Early on in the project Jerry Harvey agreed to set us all up with his newly redone JH13 FreqPhase model. Since the original JH13 was considered by most to be something of a benchmark, we decided to use the new FreqPhase as a reference against which all others would be compared. This gave us all some common ground to use when describing the various competitors. That's not to assume the JH13 FreqPhase would automatically come out as a winner in this comparison—but it does make sense to describe things in comparison to a well known reference as opposed to a lesser known model, even if that model ends up being superior. Subsequently, both Westone and Sensaphonics provided models for the entire team, to enhance our common experience. The InnerFidelity team, and readers, I hope, are deeply appreciative.

In each writers section he had the opportunity to decide which cans were strong enough performers to get a strong recommendation. In those cases, the products have been given the "Stuff We Like" award. After the review process, we had some dialog in the writer's private forum area to discuss which headphones would achieve "Wall of Fame" status. Those awards are given on the last page of this article.

Note that there do exist some custom IEM companies which aren't represented here. A few of them declined to participate, a few just never answered our requests at all, and a few had problems getting us a set in time for our deadline. Our list is fairly complete but there are always alternatives and by all means if something looks appealing you should research it further. Unfortunately there are still some custom IEM firms out there with bad reputations and poor customer service so please check carefully before handing over your hard earned money. These are expensive bespoke products and you deserve a correspondingly high level of service when making a purchase. Thankfully the forums are a great resource for this type of thing since people who have a terrible experience tend to be very vocal about it.

Let's have a look at the companies that participated with this effort...

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COMMENTS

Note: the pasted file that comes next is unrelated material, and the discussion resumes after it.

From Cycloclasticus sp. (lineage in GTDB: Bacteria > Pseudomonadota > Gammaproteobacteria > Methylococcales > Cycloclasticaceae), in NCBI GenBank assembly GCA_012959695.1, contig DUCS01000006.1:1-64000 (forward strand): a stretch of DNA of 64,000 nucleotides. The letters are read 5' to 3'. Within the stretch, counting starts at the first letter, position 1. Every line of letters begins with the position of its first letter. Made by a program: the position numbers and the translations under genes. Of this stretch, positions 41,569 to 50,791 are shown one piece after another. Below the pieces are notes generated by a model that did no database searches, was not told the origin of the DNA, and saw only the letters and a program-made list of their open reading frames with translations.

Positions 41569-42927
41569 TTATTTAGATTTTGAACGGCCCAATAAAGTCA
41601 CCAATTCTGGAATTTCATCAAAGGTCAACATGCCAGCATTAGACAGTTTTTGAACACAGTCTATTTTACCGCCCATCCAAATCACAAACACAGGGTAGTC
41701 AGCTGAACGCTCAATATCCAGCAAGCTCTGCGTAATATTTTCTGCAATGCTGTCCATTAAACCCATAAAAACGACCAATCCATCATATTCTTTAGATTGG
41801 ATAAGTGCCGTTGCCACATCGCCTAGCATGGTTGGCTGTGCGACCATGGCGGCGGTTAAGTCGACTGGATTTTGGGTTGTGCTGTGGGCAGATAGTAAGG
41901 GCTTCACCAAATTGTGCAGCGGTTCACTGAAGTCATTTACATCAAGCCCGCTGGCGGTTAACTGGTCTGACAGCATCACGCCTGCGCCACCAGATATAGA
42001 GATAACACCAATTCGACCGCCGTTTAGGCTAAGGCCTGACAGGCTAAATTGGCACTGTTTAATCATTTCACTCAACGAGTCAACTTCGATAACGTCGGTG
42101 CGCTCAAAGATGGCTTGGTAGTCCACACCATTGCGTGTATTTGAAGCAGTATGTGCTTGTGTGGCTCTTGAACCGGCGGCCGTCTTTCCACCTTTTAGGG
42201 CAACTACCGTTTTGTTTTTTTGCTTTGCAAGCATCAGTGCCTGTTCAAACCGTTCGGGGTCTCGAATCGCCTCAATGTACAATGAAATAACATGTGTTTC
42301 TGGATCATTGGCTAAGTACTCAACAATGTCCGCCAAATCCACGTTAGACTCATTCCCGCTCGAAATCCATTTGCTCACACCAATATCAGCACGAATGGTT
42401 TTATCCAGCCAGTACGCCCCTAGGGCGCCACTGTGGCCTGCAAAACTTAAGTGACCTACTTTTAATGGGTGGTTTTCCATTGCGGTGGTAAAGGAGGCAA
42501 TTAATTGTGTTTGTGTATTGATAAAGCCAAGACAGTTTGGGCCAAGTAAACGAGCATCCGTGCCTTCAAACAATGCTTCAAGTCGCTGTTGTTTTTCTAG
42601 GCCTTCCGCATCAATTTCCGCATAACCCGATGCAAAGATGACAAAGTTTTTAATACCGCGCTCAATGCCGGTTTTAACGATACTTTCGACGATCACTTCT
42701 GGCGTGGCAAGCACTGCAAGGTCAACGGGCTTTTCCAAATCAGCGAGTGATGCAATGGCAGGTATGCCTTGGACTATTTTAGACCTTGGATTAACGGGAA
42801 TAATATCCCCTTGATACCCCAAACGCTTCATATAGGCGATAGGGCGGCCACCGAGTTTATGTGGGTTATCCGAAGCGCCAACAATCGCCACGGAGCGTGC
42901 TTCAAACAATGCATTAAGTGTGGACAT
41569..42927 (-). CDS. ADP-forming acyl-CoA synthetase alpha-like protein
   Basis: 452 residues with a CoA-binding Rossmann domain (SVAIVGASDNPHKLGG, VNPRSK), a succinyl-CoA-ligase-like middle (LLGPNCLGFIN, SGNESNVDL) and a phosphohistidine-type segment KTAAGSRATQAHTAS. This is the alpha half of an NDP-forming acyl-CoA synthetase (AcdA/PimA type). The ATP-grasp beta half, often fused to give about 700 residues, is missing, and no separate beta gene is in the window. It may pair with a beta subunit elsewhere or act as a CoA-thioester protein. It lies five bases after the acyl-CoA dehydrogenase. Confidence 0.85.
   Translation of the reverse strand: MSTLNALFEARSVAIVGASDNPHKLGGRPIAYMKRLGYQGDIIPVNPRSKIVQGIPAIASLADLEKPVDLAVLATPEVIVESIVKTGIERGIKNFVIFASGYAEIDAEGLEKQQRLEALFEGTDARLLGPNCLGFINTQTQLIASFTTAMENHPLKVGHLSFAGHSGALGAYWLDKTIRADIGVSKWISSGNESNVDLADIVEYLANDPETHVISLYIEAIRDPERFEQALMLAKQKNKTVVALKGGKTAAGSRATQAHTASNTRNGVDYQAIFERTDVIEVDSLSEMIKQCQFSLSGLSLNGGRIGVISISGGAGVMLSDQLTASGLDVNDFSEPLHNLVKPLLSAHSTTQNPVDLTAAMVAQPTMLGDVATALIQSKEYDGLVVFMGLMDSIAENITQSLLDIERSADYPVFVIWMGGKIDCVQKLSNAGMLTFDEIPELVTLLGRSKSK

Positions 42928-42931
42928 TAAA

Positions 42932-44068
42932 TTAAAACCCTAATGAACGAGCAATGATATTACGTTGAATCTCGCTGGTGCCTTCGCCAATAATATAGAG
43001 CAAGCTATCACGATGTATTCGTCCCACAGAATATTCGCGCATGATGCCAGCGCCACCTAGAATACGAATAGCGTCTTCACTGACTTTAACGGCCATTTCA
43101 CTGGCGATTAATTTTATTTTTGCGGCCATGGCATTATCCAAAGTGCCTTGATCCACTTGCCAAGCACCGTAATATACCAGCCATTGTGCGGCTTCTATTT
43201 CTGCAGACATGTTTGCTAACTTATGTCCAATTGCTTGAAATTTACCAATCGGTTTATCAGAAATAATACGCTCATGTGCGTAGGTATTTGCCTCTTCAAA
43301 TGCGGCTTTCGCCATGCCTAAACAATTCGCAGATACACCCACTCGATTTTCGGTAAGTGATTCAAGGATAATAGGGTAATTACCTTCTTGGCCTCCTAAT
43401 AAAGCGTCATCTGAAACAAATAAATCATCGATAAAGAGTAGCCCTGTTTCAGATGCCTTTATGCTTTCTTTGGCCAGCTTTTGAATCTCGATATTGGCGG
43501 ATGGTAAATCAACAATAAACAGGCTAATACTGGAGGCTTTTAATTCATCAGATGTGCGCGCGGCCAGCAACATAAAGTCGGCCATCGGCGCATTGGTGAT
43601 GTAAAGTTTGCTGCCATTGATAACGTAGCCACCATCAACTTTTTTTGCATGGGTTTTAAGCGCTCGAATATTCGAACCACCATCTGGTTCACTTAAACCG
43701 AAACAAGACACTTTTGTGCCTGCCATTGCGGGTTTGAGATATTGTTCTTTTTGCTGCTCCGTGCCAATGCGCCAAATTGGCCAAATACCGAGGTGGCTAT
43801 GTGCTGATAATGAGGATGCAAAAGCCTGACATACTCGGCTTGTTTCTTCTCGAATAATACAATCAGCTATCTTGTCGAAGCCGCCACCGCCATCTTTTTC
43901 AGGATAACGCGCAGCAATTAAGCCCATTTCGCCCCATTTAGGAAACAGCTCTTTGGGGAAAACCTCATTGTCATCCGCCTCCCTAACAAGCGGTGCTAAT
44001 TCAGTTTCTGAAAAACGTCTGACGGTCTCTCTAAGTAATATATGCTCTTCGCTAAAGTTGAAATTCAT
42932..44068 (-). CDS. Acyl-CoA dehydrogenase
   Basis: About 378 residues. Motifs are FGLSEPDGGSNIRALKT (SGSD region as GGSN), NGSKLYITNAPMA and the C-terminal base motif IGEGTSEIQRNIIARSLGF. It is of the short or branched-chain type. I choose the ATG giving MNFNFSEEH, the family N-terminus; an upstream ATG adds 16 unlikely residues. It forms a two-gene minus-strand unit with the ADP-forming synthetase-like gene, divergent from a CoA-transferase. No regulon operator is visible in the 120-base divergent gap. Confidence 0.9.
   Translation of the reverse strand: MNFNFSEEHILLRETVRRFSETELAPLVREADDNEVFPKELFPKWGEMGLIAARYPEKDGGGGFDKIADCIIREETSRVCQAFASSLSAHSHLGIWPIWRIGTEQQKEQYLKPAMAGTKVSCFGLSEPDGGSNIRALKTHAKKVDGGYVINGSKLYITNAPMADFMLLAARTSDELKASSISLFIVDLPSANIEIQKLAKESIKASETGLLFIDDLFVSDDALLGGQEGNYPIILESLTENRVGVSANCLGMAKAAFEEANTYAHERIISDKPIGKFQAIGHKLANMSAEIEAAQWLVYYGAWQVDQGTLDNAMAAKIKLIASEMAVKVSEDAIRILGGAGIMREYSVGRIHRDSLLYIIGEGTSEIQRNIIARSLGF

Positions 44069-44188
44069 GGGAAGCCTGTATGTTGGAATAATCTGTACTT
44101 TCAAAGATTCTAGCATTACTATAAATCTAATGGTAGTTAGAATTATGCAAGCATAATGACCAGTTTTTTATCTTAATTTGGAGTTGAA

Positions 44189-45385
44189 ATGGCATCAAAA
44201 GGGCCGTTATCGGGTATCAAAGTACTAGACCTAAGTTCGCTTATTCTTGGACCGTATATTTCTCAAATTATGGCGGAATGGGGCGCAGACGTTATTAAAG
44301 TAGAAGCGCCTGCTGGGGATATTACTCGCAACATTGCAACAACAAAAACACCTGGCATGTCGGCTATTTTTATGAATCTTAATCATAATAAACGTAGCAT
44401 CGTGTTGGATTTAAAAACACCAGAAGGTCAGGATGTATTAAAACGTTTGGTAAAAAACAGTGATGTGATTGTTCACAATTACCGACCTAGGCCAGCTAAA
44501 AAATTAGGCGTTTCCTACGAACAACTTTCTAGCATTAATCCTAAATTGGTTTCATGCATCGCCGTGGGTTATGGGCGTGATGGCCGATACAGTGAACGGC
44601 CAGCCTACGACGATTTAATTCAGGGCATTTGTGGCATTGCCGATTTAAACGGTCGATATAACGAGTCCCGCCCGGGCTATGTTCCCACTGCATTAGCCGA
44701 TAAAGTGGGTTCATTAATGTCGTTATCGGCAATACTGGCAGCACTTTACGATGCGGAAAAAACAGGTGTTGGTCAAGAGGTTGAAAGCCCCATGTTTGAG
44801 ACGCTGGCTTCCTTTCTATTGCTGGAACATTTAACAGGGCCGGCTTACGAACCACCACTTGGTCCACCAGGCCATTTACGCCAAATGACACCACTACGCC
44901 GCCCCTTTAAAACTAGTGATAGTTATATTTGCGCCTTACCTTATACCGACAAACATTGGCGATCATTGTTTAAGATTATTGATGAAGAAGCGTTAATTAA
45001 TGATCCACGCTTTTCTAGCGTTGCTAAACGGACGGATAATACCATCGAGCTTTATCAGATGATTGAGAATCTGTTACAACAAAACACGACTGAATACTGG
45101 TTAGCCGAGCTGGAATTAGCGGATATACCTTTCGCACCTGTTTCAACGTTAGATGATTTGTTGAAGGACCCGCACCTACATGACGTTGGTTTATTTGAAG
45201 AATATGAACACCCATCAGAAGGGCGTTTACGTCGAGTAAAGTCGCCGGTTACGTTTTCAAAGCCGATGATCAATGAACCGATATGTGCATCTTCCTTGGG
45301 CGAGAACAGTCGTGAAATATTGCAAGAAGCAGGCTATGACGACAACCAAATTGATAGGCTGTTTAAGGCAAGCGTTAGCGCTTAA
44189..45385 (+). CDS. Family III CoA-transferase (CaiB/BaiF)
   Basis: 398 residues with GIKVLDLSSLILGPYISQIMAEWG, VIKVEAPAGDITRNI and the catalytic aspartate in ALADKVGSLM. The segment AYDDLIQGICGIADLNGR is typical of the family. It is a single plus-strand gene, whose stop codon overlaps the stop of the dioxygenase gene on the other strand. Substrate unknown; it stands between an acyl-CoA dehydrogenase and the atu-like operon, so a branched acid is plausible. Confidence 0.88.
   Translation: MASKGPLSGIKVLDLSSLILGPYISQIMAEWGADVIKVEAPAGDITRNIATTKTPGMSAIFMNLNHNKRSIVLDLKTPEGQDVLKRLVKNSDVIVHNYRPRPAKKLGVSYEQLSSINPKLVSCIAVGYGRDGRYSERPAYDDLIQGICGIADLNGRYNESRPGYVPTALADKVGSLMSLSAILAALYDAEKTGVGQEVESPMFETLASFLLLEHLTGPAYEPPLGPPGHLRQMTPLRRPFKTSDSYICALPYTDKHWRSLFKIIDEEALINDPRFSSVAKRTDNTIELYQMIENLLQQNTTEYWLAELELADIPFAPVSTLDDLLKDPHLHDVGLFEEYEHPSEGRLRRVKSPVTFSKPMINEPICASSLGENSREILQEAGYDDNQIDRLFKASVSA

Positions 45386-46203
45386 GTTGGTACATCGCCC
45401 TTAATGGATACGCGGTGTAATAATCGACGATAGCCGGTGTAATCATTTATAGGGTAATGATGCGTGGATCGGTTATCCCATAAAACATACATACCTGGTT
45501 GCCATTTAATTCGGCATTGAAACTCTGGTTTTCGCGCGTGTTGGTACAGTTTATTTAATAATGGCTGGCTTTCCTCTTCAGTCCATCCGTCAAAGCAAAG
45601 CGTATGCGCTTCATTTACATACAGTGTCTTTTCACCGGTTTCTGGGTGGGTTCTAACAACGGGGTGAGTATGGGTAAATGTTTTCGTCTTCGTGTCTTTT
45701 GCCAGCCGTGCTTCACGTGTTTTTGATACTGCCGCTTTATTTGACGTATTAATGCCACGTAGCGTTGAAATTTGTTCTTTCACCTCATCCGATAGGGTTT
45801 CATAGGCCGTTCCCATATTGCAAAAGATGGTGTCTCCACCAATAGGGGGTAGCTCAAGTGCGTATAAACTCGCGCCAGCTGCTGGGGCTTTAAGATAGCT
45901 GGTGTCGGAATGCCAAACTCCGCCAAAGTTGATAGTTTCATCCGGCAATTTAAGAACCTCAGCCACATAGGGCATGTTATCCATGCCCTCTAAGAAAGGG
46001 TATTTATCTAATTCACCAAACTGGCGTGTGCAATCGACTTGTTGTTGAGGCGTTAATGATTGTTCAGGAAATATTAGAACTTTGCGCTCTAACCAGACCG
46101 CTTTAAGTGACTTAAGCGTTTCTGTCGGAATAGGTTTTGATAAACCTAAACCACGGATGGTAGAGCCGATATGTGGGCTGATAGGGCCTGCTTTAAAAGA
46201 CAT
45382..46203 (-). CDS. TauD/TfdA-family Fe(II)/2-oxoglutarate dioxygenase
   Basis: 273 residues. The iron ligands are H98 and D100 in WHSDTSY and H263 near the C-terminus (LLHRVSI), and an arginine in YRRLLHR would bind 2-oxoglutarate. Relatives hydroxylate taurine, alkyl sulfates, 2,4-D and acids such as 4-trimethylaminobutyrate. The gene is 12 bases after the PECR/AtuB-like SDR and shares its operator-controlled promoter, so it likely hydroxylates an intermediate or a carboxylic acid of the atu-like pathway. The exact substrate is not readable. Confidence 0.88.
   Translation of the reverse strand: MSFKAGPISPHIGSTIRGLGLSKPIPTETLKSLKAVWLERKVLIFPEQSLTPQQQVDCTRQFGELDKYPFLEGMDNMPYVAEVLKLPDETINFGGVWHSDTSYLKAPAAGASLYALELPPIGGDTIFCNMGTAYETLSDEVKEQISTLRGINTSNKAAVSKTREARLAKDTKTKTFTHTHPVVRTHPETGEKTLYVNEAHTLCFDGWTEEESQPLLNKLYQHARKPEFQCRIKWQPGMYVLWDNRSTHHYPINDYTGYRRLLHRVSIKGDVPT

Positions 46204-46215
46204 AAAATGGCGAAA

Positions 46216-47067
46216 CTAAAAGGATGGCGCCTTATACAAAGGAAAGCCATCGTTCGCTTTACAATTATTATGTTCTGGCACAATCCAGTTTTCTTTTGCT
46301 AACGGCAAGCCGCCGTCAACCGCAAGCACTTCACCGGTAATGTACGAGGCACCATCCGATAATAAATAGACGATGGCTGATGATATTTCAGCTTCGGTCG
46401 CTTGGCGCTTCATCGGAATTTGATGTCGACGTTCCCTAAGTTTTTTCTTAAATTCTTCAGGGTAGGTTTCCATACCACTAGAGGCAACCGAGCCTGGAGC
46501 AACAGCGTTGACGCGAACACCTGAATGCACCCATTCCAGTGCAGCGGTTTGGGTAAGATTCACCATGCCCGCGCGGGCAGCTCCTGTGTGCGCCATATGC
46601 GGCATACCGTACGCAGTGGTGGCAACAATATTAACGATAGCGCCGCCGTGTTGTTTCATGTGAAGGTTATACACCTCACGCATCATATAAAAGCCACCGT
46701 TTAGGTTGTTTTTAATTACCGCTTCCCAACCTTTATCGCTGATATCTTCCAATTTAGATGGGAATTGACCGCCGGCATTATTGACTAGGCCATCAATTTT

Deviltooth's picture

Thank-you very much for an article comparing interesting products the rest of us can't casually test.  CIEMs are the most difficult entity in the portable audio world; most of us with a strong interest have to rely on reviews and quality reviews are usually few and far between.

I'm now leaning towards one of JH Audio's offerings.  I primarily listen to electronic music, emphasis on vocal trance, but also use my cans for movies and other musical genres.

Is the consensus that the JH13 provies a lot of bass and the JH16 becomes unrealistic or unbalanced except for a bass head?  Does the additional bass smear the mids and highs (lost detail)?

 

Dinny FitzPatrick's picture

Yours is a good question. While I think the JH13 provides the right amount of bass, I wouldn't say it's a lot.  The JH16 provides a lot of bass, but it doesn't quite smear the mids and highs, imo.  Instead, it simply overshadows them in some instances.  I don't think the JH16 is suitable only for a basshead because it is more balanced than that.  It is a noticeable tilt.  Not unrealistic, but accentuated.  I think the JH16 is a blast, but it gets fatiguing for me before the JH13.

 

Based on your post, (though I would be interested to know what other gear you'll be using with them) I think the safe bet is the JH13.  I don't think you will be dissatisfied with the amount of bass and you will ensure that your mids and highs get equal attention.  However, you also might consider contacting JHAudio about the decision.  They (and the other manufacturers) know these are not cheap and that it's a big financial commitment, so they want you to be happy.  My experience with JHAudio is that they'll be honest with you and try to get you the phone that will make you happiest.

Deviltooth's picture

At the moment I'm using CT-500 Elite customs (Clear Tune Monitors) out of a Fiio E17 dac/amp.  The reason I'm interested in other customs is not because the CT-500 are bad, quite the opposite, they're so damn good (and such a leap over any universal I've heard) that I'm wondering how much better (or different) it can get.

I'd love it if someone with the CT-500 could compare them to JH Audio's offerings.  I want a CIEM that can raise the bar even higher.

I'm also open to upgrading my dac and amp provided both remain portable.  It would be great if Inner Fidelity did a round up of the best options for CIEMs.